They took kids to Little League, attended first Communion and went about weekend chores on tree-lined streets, but in their hearts, Floral Park residents were reeling as they prepared for tomorrow's funeral of Andrew Burrous, 9.
The most recent tragedy -- Burrous was hit by a car as he bicycled on a sidewalk, his mother walking nearby -- had residents reflecting on the young lives lost, many in traffic accidents, over the past five years.
"It's like a curse, as if a black cloud is hanging over our village," said Darleen Giudice, who raised two sons here, now 26 and 30. "Nobody wants to say it, but it's like we're waiting for the next shoe to drop."
Keith Fox, 29, who grew up in the village, echoed that. "It's like the town can't get a break. The statistics are staggering."
But the village mayor says he's amazed by "the incredible bravery and courage people show" in the face of tragedy, adding, "But they're supported by this community, and that's probably a large part of how they do it -- so they tell me."
About 350 people attended a prayer service for Andrew at Our Lady of Victory Church on Friday night.
Accidents that have claimed the lives of residents include the 2009 Taconic Parkway wreck that killed Emma, Kate and Alyson Hance, ages 5 to 8, and five other people, and a crash on the Meadowbrook Parkway last year that killed teens Michael Mulhall and Jamie and Paige Malone.
In 2007, Kyle DiStasio, 8 months, died when a sport utility vehicle backed over him while he was in his stroller. And, in 2006, Kevin McArthur and Bobby Getschel, seniors at Floral Park Memorial High School, died a day apart -- McArthur in a Plainview Avenue car accident that also killed three other youths, and Getschel apparently of natural causes. The volunteer firefighter, who had responded to the crash that killed McArthur and the others, had open-heart surgery in 2001.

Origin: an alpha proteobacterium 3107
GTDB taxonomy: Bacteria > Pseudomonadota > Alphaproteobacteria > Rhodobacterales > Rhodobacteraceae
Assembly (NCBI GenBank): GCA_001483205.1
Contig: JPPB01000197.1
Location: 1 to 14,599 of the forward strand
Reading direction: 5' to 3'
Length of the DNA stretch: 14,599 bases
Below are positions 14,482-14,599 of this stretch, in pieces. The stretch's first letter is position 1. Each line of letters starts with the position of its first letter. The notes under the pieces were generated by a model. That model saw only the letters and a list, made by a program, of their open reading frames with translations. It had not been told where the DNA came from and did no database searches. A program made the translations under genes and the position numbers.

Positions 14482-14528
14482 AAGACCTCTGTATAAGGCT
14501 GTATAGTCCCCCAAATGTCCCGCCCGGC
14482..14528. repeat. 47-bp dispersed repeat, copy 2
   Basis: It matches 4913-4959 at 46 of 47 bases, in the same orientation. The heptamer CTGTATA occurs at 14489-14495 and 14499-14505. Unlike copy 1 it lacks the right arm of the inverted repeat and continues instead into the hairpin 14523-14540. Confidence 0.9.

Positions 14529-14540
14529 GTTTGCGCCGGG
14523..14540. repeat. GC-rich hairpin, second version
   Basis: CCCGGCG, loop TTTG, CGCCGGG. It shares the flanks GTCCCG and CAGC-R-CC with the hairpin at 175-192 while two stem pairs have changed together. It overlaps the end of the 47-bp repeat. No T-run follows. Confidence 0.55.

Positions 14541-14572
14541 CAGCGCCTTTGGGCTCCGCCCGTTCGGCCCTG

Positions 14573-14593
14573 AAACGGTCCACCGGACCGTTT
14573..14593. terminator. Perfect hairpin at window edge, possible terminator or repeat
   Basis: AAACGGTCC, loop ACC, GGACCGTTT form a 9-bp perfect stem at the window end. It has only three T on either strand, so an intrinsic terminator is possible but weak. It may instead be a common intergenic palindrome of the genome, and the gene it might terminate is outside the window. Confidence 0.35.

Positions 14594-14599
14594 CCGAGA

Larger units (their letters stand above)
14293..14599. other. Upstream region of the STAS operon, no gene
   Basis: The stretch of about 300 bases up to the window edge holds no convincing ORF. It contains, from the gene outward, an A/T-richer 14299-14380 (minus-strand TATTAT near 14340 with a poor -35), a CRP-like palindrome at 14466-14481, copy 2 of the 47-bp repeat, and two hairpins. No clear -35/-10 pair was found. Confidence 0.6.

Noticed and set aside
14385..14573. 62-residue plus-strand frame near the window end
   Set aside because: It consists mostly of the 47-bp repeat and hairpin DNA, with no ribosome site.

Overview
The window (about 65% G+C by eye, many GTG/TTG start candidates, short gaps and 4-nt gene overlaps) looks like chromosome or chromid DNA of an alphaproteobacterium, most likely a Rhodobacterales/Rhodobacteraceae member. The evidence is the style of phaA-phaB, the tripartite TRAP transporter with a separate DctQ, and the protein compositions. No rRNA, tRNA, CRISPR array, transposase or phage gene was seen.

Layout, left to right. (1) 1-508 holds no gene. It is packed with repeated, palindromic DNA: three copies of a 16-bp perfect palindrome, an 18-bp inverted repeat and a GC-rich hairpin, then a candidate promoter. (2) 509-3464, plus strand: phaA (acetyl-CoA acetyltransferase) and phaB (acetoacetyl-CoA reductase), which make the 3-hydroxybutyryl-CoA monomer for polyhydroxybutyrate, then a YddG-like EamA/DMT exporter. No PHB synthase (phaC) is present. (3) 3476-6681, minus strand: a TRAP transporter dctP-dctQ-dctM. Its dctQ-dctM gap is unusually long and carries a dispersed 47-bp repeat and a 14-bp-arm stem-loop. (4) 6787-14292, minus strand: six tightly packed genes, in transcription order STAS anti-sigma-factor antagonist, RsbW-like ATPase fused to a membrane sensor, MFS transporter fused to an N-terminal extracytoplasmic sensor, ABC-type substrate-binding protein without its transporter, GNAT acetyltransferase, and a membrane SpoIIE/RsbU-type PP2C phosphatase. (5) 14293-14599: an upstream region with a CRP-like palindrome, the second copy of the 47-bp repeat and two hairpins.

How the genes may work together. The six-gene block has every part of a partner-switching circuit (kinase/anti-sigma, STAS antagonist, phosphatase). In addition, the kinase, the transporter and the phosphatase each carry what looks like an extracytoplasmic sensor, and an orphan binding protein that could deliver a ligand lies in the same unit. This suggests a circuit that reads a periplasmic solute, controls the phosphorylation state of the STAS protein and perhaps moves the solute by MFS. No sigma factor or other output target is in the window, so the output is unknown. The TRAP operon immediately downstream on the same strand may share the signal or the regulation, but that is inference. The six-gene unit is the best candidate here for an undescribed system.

Almost 16,000 people live in the village, with families making up 74 percent of households, according to census figures.
"Whatever affects the world affects us, but it seems bigger here, it's magnified," Giudice said, seated on a garden bench.
After the latest tragedy, "everyone will hold their kids even closer and appreciate them, I'm sure . . . it's just a freaky thing, but we've had too many freaky things happening for one small town to handle."
During yesterday's two first Communion services, the Rev. John O'Farrell called on the congregation to remember Andrew Burrous. Later in an interview, O'Farrell said for the village to heal itself in times of crisis, "people gather to show their solidarity through prayer."
Mayor Tom Tweedy, 55, a lifelong resident, said faith, family and friends describe Floral Park. "Each time we have one of these terrible, terrible accidents, it's never routine."
Such tragedies, he said, happen all over, "but we feel it in Floral Park very deeply because we really care about each other very deeply."
Tweedy spoke of how -- amazingly -- survivors of the tragedies give back to the community. The Hance Family Foundation has distributed more than $75,000 in scholarships and education initiatives, and the DiStasios have set up a charity with an electrical union that raises money for a hospital neonatal ward, he said.
"Amazingly beautiful and incredibly positive things come out of these incredibly tragic events," Tweedy said.